Over the past three decades, hand surgeon Scott Wolfe has been conducting research to find a better way to repair a common wrist injury that results in pain, disability and progressive arthritis. Now a new surgical procedure to repair a torn scapholunate ligament shows promise in relieving wrist pain and restoring function, according to Dr. Wolfe, Chief Emeritus of the Hand and Upper Extremity Service at Hospital for Special Surgery (HSS). He believes it may also prevent the arthritis that many people with the injury develop over time.
The scapholunate is a critical ligament that connects and stabilizes the scaphoid and lunate, two small bones near the center of the wrist. When an injury, often a fall on an outstretched hand, causes the ligament to rupture, patients can experience pain, lose grip strength and develop arthritis that gets worse as time goes on.
"When the ligament tears, the scaphoid and lunate bones will separate, start to rotate and degenerate. Some patients can feel the scaphoid popping in and out of its normal position," Dr. Wolfe explains. Without treatment to repair the torn ligament, people ultimately develop a condition known as SLAC wrist. SLAC, which stands for "scapholunate advanced collapse," is the most common form of post-traumatic arthritis in the wrist, affecting about four million people. As the bones rub abnormally against each other, their protective cartilage wears away.
The injury most often affects healthy active people. When the ligament ruptures, any activity that combines wrist motion and wrist strength becomes difficult, if not impossible. Affected patients report problems performing jobs that require manual work. They can no longer play sports such as golf or tennis, do yoga or Pilates, or work out with weights at the gym." Dr. Scott Wolfe, Chief Emeritus of the Hand and Upper Extremity Service at Hospital for Special Surgery (HSS)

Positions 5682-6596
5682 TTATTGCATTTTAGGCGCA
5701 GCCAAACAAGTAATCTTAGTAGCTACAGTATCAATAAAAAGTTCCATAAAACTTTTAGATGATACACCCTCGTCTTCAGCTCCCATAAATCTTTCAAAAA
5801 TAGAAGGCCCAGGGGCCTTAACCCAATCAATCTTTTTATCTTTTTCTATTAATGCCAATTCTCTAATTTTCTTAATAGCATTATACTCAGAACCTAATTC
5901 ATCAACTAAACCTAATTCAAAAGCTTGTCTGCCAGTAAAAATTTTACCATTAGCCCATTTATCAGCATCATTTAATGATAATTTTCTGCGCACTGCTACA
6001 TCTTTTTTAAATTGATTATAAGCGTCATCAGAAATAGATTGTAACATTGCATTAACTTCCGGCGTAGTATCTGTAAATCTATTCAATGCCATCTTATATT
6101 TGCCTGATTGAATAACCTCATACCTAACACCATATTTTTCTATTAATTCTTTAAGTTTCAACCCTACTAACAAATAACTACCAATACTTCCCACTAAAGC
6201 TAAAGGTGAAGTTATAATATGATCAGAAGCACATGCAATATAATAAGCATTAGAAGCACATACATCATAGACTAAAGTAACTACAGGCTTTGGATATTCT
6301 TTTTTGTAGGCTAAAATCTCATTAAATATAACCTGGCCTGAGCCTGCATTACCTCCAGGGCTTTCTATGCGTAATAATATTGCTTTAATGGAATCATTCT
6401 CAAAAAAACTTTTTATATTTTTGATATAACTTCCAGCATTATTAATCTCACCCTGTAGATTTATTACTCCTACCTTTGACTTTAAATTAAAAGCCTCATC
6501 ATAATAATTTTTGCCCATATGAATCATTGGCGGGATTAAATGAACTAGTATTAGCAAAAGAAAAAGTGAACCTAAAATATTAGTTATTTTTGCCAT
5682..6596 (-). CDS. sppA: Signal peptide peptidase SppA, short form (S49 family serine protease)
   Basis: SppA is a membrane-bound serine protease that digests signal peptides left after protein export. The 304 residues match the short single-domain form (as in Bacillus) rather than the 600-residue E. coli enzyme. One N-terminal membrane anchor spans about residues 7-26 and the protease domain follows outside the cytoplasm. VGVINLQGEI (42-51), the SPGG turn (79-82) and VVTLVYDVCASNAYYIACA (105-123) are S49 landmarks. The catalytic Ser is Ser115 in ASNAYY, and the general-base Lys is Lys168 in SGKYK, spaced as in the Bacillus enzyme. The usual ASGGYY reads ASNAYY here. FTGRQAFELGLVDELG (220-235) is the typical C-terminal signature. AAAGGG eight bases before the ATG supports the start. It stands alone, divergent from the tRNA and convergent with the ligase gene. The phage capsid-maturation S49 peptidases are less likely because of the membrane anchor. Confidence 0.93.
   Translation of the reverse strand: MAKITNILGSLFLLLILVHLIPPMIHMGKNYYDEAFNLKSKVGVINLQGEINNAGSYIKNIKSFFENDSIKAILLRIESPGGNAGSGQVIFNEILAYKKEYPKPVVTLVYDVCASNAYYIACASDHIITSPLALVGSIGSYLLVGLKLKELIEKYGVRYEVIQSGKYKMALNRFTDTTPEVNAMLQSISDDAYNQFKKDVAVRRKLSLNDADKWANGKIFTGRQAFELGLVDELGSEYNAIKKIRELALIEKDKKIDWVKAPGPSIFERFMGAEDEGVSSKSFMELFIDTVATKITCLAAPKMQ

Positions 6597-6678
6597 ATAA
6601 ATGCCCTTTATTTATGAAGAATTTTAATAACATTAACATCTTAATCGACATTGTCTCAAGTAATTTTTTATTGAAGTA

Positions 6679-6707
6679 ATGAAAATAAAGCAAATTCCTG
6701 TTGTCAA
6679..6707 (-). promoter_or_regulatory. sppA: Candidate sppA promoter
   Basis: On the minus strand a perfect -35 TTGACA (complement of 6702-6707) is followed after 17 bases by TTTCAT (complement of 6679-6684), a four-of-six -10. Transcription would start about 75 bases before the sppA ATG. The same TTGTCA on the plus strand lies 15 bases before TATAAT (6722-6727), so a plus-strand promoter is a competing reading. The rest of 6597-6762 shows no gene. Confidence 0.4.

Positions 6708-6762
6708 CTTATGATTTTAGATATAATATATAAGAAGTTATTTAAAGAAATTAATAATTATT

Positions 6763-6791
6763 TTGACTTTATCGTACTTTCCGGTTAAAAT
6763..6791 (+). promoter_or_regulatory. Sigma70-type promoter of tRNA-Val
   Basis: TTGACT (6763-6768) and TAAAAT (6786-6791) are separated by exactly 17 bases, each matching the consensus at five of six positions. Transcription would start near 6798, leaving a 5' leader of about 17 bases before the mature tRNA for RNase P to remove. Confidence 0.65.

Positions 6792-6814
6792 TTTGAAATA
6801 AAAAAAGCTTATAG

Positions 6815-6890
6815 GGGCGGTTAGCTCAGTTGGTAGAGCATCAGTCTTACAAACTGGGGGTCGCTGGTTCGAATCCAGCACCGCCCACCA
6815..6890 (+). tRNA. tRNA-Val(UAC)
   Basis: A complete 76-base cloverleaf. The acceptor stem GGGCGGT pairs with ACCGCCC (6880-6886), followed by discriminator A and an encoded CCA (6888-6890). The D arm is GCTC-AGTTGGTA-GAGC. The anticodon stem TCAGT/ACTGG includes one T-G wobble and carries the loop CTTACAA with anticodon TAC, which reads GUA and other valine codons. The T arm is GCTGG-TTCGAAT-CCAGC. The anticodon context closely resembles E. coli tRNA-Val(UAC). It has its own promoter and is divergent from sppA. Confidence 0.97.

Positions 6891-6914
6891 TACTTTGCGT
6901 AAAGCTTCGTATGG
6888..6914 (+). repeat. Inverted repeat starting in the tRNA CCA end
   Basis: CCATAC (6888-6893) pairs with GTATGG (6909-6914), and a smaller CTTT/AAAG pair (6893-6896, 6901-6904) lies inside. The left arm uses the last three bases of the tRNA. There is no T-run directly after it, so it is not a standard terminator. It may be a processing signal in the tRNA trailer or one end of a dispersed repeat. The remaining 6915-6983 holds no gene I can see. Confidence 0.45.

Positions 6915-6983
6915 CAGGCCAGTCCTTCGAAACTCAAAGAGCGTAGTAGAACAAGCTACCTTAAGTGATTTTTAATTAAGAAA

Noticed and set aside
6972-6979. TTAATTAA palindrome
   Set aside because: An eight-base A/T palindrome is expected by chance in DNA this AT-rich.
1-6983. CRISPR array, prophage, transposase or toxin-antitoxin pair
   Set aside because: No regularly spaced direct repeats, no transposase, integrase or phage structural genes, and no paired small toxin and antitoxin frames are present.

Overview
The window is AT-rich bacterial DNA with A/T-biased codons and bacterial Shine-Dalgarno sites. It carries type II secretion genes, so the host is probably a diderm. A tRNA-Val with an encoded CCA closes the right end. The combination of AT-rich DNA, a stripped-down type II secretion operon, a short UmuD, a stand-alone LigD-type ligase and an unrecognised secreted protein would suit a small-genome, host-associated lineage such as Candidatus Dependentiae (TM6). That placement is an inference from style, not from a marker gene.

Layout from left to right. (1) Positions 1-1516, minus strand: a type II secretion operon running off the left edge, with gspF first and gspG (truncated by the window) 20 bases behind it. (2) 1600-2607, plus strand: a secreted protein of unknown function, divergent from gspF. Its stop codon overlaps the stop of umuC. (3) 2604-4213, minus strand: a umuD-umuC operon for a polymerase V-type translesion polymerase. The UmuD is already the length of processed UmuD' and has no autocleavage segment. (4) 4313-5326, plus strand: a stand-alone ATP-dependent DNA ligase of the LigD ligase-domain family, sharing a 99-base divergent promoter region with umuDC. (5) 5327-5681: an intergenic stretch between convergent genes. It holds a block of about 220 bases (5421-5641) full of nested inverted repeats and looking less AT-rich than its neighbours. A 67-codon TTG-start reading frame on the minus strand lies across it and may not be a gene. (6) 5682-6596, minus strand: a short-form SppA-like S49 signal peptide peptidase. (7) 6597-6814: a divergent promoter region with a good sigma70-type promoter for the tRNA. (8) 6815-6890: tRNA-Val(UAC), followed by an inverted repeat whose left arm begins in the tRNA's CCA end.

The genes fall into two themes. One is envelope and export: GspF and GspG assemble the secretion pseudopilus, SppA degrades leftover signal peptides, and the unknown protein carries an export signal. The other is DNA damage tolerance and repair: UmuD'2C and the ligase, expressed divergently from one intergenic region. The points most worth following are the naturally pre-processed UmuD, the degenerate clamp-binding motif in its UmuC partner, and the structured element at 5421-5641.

Until now, surgery to reconstruct a torn scapholunate ligament has not been ideal, Dr. Wolfe says. The most common repair, which entails the use of metal wires and pins, fails in about 30 percent of patients.
In searching for a better treatment, Dr. Wolfe and his research team studied what happens in the wrist after the ligament tears in his laboratory. Once they identified the mechanism and involved ligaments, they presented and published their research in international forums and medical journals. Dr. Wolfe and his associates have received awards for their work. At the same time, Dr. Michael Sandow, a colleague of Dr. Wolfe's in Australia, developed a 3-D computer model to study the way the wrist bones move and identify the injury mechanism from a different perspective. Dr. Sandow arrived at the same conclusion and developed a novel technique to address all components of the injury. He published a paper documenting the surgery and outcomes in 10 patients at two years following surgery in the European Journal of Hand Surgery.
Dr. Wolfe is one of just a few hand surgeons in the U.S. performing the new procedure, known as ANAFAB (anatomic front and back repair). "The goal is to reconnect the bones and restore their normal motion to provide pain relief, make the wrist stable again and stop the arthritic process," he explains.
Dr. Wolfe describes the surgery as a complex and highly technical procedure. "The critical ligaments in the front and the back of the wrist are reconstructed by using a portion of one of the tendons in the patient's wrist, combined with a synthetic tape that's 10 times stronger than steel, weight for weight. The tape is very strong, but also very lightweight and very thin," he says. "The patient's own tendon and this synthetic material are woven through the bones in such a way that the scapholunate ligament, as well as two other nearby ligaments, are repaired all at once. This brings the bones back into the proper position and stabilizes them, so abnormal movement is stopped." Related Stories
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